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Reflections on Leading a GRIP Team Process

Introducing Discerning Direction Together

5 Reasons to Attend Set in Motion

Dissecting the Dotted Diamond

Resilience in Ministry

The Allure of Structure

The Allure of Structure

I to We changes things 

Moving from I to We is an organic journey.  It grows and changes as we add new members into our community and as we appropriately release others to their God-designed direction.  And change causes uncertainty.  Change causes disruption. It causes the questioning of purpose, of direction, and of “what is not changing”?  As coaches and leaders of teams, we don’t need to shy away from the challenges of ongoing change, rather we must recreate our structures, our processes, and our shared commitments to align with these rapid change realities.   

So, often we find that in times of uncertainty, people rely on false constructs to create assurances of what cannot be assured.  Examples: “I won’t step out of my current role because I need the security of a salary or insurance…” only to be laid off.  Or perhaps “If we could rewrite my job description, I would feel better about my current role…” only to have the tasks change as a team member leaves.   I’ve recently watched a large organization announce a massive reorganization.  The reason they are re-organizing is to reduce cost.  A common reason, and often sadly a necessary one.  The structure, however, should be a by-product of evaluation into how we most effectively can fulfill our God-given direction together.  If we start with structure, we undermine the shared vision and the people that God has brought to us.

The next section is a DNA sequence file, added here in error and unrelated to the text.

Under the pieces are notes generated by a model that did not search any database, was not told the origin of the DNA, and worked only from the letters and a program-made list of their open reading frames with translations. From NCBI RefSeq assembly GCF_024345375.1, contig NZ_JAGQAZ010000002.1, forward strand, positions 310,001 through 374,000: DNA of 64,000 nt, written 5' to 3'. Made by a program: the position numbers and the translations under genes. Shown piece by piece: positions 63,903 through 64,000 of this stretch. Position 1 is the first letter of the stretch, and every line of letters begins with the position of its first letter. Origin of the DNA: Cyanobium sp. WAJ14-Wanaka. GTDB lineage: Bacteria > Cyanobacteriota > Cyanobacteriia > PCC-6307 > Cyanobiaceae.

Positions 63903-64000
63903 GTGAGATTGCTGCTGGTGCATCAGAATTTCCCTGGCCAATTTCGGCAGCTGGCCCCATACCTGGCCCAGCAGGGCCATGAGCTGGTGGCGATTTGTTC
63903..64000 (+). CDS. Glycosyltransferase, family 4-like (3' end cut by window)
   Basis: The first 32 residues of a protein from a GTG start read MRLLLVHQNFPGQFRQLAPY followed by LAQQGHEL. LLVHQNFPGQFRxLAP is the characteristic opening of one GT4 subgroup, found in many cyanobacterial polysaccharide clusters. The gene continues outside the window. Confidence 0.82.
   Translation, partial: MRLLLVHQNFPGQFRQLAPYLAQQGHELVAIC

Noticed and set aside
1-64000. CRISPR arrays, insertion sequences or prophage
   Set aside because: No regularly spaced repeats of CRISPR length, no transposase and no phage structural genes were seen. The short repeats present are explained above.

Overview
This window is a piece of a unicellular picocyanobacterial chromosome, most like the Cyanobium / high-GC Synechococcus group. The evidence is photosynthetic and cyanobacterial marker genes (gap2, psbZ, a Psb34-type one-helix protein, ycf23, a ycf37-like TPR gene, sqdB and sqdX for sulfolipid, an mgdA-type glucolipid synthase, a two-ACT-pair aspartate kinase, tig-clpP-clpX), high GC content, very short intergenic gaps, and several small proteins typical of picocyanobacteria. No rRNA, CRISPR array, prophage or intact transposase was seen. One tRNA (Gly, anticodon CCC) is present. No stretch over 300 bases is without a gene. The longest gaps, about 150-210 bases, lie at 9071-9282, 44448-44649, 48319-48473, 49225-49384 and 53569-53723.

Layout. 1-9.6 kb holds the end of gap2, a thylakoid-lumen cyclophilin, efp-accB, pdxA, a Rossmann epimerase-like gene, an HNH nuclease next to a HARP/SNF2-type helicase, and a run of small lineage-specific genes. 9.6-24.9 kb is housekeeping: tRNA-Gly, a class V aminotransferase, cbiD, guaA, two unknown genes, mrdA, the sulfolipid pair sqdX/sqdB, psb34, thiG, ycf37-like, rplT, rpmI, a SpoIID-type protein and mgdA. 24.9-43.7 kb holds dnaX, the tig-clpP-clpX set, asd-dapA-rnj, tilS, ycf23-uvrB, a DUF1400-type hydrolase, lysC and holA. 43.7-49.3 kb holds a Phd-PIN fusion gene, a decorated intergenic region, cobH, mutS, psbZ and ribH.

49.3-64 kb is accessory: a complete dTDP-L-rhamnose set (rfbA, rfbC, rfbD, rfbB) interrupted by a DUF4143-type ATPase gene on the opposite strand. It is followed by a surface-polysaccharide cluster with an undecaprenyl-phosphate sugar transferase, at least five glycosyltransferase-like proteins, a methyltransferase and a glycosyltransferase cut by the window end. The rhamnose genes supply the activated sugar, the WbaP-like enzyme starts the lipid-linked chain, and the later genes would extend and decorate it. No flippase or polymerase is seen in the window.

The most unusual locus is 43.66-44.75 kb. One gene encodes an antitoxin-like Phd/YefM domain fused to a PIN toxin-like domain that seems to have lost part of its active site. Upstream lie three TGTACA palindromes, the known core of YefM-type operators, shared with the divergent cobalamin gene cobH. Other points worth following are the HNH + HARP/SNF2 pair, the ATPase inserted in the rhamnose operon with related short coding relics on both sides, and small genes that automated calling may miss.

I am a firm believer that structure is extremely important.  It is often the accelerant for action when properly aligned with the teams’ goals and actions.  It becomes the roadway for important processes, the support for growth and creativity, and the consistency for needed support functions.  It can provide clarity and can serve as guardrails to protect from unforeseen challenges.  However, in times of uncertainty, structure is not the starting point for evaluation. 

When to evaluate? 

Structure should never determine how we operate.  It too easily becomes a limitation of creativity.  And ultimately it cannot be the anchor of any organization or team.  That is Christ alone.  So, from an “I to We” lens, the team must be settled in their Abiding together.  Functionally, they must be loving Jesus together, and Thriving to share their collective strength with each other and those they are serving.  And they must be regularly Discerning together where the Holy Spirit is leading them.  Foundational structure creates organizational anchors to support these three functions.